Friday, October 31, 2008

How to Move Cross Country

1- Take an inventory of your possessions, particularly vehicles and furniture (heavy things that take up a lot of room). How much are they worth? And if it costs more to ship it than to buy a new one, are you willing to let it go?

2- Take photographs to document everything of value. Be sure to get replacement cost only insurance. The other kind is literally based on paying pennies by weight, not value.

3- Research the cost of airfare. If you have any flexibility around your moving date, use the "flexible dates" or similar feature with online airfare sites to figure out when the cheapest flights are. While you're at it, look into how much baggage an airline allows you to bring along. In some cases, you can bring up to 100 lbs of luggage with you, and additional luggage can be checked at a reasonable price. This can be useful if, say, you want to bring your computer with you for fear the movers may ruin it. You can wrap a computer tightly in bubble wrap and pack in a suitcase as part of your luggage allowance.

4- Get quotes for trailers and moving trucks. If you rent a moving truck, how much will it cost to rent the size you need, and how many days and miles will that rate cover? If you have a vehicle, how much would it cost to pull the vehicle with a tow dolly? It might also be cheaper to do things the other way around: Drive your vehicle and tow a trailer. How much will that cost? When you consider gas consumption, it might be more fuel efficient, but you may have to pay to have a hitch installed on your vehicle. Plus, there are more dangers involved - see Warnings below.

5- Investigate moving companies. Find out how much it'd cost to hire a full-service moving company (this might be easier on your back and your possessions in terms of loading and unloading, see Warnings below). You can also look into "self move" services, which drop off a containing unit, let you load it at your leisure, and pick it up and transport it for you. Additionally, there are sites where you can describe your needs and people will make bids as to how much they'll charge to do it for you. As with the car shipping option, you want to ask how much it'll cost, how long it'll take, and how you're guarded against damages. It never hurts to ask around and find out which companies have the best reputations.

6- Investigate the possibility of shipping Books can often weigh a personal vehicle down significantly and can be shipped through the USPS at 'media rate'. Another often ignored option is using the greyhound shipping service which offers a huge discount to students. Both options allow you to pick up your items as much as 2 weeks later which is useful if you don't know where you are moving to!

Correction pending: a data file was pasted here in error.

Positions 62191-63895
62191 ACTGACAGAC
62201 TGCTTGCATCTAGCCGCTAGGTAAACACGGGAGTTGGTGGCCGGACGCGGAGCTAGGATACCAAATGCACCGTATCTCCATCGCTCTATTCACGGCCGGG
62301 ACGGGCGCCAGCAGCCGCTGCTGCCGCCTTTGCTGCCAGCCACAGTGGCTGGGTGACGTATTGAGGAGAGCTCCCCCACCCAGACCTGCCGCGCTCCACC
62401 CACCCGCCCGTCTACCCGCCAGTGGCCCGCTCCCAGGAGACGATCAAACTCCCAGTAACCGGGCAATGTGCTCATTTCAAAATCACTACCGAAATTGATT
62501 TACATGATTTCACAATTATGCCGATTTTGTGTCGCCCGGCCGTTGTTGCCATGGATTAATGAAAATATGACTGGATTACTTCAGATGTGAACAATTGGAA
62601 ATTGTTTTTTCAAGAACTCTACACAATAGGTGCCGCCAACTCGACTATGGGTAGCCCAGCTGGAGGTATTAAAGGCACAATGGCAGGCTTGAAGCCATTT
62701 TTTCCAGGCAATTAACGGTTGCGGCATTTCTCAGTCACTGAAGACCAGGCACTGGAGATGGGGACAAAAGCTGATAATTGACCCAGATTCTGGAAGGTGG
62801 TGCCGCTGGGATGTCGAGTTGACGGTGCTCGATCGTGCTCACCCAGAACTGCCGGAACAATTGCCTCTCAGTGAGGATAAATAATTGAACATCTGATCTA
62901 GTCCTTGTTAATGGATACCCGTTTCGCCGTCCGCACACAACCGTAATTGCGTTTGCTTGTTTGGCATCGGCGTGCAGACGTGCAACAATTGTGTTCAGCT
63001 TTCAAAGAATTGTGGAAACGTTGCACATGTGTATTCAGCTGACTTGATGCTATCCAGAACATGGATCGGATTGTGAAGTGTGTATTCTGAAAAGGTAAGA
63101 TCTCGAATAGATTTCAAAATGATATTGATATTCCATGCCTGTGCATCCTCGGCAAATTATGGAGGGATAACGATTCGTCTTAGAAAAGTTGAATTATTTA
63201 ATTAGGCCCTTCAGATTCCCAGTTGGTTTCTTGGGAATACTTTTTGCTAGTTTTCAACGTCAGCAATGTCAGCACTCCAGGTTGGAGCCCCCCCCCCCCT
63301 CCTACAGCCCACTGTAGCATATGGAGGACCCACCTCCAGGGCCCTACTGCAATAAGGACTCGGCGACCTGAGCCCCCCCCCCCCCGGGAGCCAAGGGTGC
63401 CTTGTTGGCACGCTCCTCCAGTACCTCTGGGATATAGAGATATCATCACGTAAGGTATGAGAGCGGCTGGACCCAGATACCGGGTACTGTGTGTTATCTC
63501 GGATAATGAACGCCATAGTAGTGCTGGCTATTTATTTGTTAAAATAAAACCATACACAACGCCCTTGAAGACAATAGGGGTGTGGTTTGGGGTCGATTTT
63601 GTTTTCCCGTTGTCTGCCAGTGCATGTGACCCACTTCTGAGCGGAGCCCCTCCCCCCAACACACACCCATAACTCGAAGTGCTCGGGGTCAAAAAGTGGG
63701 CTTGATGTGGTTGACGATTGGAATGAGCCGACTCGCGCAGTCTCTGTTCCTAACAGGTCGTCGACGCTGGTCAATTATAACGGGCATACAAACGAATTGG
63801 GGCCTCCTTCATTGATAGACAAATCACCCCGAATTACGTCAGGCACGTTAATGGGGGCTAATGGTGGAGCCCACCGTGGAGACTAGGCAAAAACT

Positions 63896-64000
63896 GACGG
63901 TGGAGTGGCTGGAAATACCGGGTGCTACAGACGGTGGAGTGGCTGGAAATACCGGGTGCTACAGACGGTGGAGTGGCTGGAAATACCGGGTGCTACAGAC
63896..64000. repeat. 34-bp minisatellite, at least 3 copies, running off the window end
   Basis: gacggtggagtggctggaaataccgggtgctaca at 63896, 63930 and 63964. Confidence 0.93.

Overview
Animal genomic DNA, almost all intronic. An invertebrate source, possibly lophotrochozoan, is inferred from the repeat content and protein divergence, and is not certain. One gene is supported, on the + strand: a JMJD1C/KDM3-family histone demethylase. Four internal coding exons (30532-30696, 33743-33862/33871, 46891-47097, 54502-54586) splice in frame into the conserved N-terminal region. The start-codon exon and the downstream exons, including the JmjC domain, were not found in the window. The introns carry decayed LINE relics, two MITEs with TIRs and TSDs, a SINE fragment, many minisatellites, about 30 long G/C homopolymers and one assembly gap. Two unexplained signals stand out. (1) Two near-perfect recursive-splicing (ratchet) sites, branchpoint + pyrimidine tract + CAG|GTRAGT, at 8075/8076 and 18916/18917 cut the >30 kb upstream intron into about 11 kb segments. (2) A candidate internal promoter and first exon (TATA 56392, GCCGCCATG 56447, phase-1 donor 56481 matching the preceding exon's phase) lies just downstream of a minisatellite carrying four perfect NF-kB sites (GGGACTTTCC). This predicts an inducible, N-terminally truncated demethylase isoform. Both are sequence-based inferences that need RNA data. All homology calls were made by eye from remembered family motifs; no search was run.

7- Determine the reliability of your vehicle. Do you trust that you can drive it over two thousand miles without worrying about it breaking down on you? Does it need any major repairs before it can withstand such a trip? Most automobiles, reliable or not, should receive a major maintenance visit to the mechanic (with special attention to radiator, transmission, and brakes) before embarking on a cross-country trek. The cost of the maintenance could save thousands (literally) in emergency repairs, towing, etc.

8- Calculate the cost of driving your vehicle. Determine the fuel efficiency of the vehicle in question so that you can estimate how much the fuel will cost. Find out how many miles or kilometres your trip will cover, then divide that number by your MPG (miles per gallon) or km/l (kilometres per litre). That will tell you how much fuel you will need to cover the entire journey. Multiply that number by the current or expected price per gallon/price per litre to see how much money you'll be spending on gas through the whole trip.

9- Shop around for vehicle shipping rates. There are companies that specialize in shipping vehicles across long distances. Make phone calls and ask the following questions:

How long will it take?
How much will it cost?
How am I guarded against damages to my vehicle?
What is this company's reputation? You can usually find reviews online.

10- Make a realistic list of road trip costs, primarily food and lodging. How long will driving take? If you must stay in hotels or motels, how much will it cost you? How much will you spend on meals and snacks? Do you plan on sight-seeing on your way, perhaps tasting some wine, or visiting old friends?

11- Evaluate your options. By now, you've done enough research to be able to put price tags on all of the potential moving scenarios. Now you must compare your options not only by cost, but also by other considerations, like enjoyability.

Research: Wikihow